* From 1995-1999, almost a third of African-American Ph.D. recipients reported receiving an undergraduate degree from a Historically Black College or University (HBCU).

Increasing Indebtedness

* In 1999, for the first time, more than half of all graduating doctorates reported debt from their undergraduate and graduate education.

* In non-S&E fields, doctorates owing more than $20,000 from education loans quadrupled between the late 1980s and late 1990s. The corresponding percentage for science and engineering doctorates owing more than $20,000 was also significant, more than doubling during the same period.

The full report is Here


Middle Eastern Wars and Conquests

Submitted by Jim Aune on October 12, 2006 - 1:22pm

I love maps (even if, as my friends will attest, I have utterly no sense of direction.) Here is a way cool interactive map of changing political power in the Middle East from 3000 BCE to the Present.


Criminal Incompetence

Submitted by Jim Aune on October 12, 2006 - 1:14pm


FBI agents still don't know Arabic. Five years after 9/11, "only 33 FBI agents have even a limited proficiency in Arabic, and none of them work in the sections of the bureau that coordinate investigations of international terrorism, according to new FBI statistics."


Congress' Rational Irrational Choice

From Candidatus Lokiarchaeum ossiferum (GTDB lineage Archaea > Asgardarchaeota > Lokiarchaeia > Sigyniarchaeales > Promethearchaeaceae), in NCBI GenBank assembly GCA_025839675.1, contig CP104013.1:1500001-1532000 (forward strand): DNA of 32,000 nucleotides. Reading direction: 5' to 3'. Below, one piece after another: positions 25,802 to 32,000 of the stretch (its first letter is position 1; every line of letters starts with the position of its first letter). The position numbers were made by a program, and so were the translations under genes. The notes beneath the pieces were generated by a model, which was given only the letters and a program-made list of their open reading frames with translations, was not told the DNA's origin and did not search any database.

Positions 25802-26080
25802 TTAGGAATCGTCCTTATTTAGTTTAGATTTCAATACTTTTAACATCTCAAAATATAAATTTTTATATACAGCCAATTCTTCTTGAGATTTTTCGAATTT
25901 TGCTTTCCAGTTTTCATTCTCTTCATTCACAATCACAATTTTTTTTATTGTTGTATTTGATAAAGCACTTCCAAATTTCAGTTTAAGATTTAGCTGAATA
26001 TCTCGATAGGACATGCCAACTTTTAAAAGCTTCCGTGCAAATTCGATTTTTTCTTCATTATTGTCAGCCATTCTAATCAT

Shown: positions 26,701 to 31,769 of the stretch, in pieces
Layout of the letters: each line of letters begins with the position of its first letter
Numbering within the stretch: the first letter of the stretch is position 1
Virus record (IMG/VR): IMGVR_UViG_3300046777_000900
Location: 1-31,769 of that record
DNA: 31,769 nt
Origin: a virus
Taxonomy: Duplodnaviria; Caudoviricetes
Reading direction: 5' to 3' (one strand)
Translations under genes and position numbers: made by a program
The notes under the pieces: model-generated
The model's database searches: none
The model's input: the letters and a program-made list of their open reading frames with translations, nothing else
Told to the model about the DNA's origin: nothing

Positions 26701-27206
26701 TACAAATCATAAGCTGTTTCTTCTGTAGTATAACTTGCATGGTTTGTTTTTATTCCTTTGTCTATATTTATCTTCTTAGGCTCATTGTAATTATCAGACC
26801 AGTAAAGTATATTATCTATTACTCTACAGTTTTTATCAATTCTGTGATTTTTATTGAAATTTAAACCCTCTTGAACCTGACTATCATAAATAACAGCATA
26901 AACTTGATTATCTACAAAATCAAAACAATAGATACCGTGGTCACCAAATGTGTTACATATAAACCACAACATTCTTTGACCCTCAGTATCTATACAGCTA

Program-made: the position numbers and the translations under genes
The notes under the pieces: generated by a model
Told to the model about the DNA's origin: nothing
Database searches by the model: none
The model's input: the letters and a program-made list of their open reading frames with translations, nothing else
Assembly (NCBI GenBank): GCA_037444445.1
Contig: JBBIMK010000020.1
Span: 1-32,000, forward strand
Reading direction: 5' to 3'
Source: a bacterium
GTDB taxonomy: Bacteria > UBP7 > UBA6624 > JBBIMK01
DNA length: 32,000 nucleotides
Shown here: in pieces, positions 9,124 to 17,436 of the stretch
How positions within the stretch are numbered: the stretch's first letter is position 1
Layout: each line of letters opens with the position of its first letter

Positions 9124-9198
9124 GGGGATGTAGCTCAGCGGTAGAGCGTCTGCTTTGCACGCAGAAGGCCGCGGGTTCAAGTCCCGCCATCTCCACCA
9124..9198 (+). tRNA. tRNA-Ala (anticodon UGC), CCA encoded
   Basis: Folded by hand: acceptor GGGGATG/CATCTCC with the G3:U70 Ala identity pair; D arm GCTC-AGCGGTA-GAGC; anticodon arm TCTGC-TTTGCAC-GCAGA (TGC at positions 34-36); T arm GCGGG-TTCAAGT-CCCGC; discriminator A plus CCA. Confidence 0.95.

Submitted by Jim Aune on October 12, 2006 - 12:28pm

Dahlia Lithwick, Slate's Supreme Court reporter, has a great article on Congressional motivations for passing things like the Flag Burning Amendment or the Torture bill: Here

Congress assumes that the Supreme Court will strike down unconstitutional provisions, while Congress gets to pander on emotional issues as well as blaming the Court for everything. I argue in a forthcoming article on the Fed that Congress and the President did something similar with monetary policy during the Truman Administration: both branches of government yielded control over the economy to the unelected Federal Reserve Board in order to have a scapegoat for failed economic policies.

I have always been a strong believer in the "republican" insistence on deliberative filters to prevent the excesses of democratic passion or mob rule, but this buck-passing problem suggests a problem with the separation of powers principle in a telepolitical age. If there is no realistic way to restore the deliberative capacities of Congress under the current system, should we, as radicals like Mark Tushnet suggest, simply scrap judicial review and move to a British system of legislative supremacy, in the hopes that it might revitalize democracy? At least then the lines of responsibility and accountability would be clear. I'll repeat my admonition here that rhetoricians who discuss deliberative democracy need to come to grips with these issues of institutional design.


10th Annual Public Address Conference

Submitted by Jim Aune on October 12, 2006 - 11:43am